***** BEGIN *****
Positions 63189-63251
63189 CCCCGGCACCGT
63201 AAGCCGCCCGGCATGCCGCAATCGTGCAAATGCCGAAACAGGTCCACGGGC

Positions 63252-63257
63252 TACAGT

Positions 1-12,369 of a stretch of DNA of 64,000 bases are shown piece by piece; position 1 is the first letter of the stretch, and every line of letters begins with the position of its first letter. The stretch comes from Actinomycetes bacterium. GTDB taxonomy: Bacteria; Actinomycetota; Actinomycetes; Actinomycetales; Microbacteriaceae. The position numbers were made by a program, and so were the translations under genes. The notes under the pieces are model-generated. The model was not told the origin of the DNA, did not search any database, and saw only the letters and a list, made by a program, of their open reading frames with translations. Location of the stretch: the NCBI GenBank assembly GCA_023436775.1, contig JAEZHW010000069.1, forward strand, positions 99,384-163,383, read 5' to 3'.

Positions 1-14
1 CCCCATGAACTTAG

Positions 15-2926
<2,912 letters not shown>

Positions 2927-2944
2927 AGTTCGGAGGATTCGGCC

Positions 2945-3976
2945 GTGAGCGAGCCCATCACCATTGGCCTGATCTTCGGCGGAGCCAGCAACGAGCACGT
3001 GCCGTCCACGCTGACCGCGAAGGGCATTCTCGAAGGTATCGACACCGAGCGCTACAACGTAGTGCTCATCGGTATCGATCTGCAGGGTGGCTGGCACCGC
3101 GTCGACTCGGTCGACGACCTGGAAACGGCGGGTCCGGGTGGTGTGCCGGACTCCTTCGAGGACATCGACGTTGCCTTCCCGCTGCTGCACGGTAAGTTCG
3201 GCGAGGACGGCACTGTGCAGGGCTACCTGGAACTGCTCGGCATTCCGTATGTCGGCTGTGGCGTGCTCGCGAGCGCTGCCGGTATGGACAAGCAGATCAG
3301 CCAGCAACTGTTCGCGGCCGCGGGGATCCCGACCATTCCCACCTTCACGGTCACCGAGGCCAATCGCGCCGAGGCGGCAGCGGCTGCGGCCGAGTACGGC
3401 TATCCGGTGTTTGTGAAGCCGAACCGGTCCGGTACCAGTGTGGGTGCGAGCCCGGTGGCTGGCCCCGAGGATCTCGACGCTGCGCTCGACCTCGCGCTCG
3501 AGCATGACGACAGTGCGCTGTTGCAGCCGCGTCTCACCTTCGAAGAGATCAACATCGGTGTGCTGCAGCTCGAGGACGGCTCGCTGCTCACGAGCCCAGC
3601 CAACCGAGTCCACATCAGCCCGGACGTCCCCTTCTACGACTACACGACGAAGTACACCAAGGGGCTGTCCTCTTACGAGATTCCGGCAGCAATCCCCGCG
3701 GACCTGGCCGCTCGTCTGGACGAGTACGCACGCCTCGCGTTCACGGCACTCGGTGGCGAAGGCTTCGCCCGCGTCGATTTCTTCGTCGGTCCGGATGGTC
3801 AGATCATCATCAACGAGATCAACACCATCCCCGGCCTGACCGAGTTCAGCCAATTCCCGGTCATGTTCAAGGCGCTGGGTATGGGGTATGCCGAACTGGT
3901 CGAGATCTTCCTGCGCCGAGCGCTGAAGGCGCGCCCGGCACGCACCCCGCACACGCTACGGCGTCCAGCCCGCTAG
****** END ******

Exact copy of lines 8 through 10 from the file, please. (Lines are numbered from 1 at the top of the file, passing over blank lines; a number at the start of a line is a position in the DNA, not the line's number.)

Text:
1 CCCCATGAACTTAG

Positions 15-2926
<2,912 letters not shown>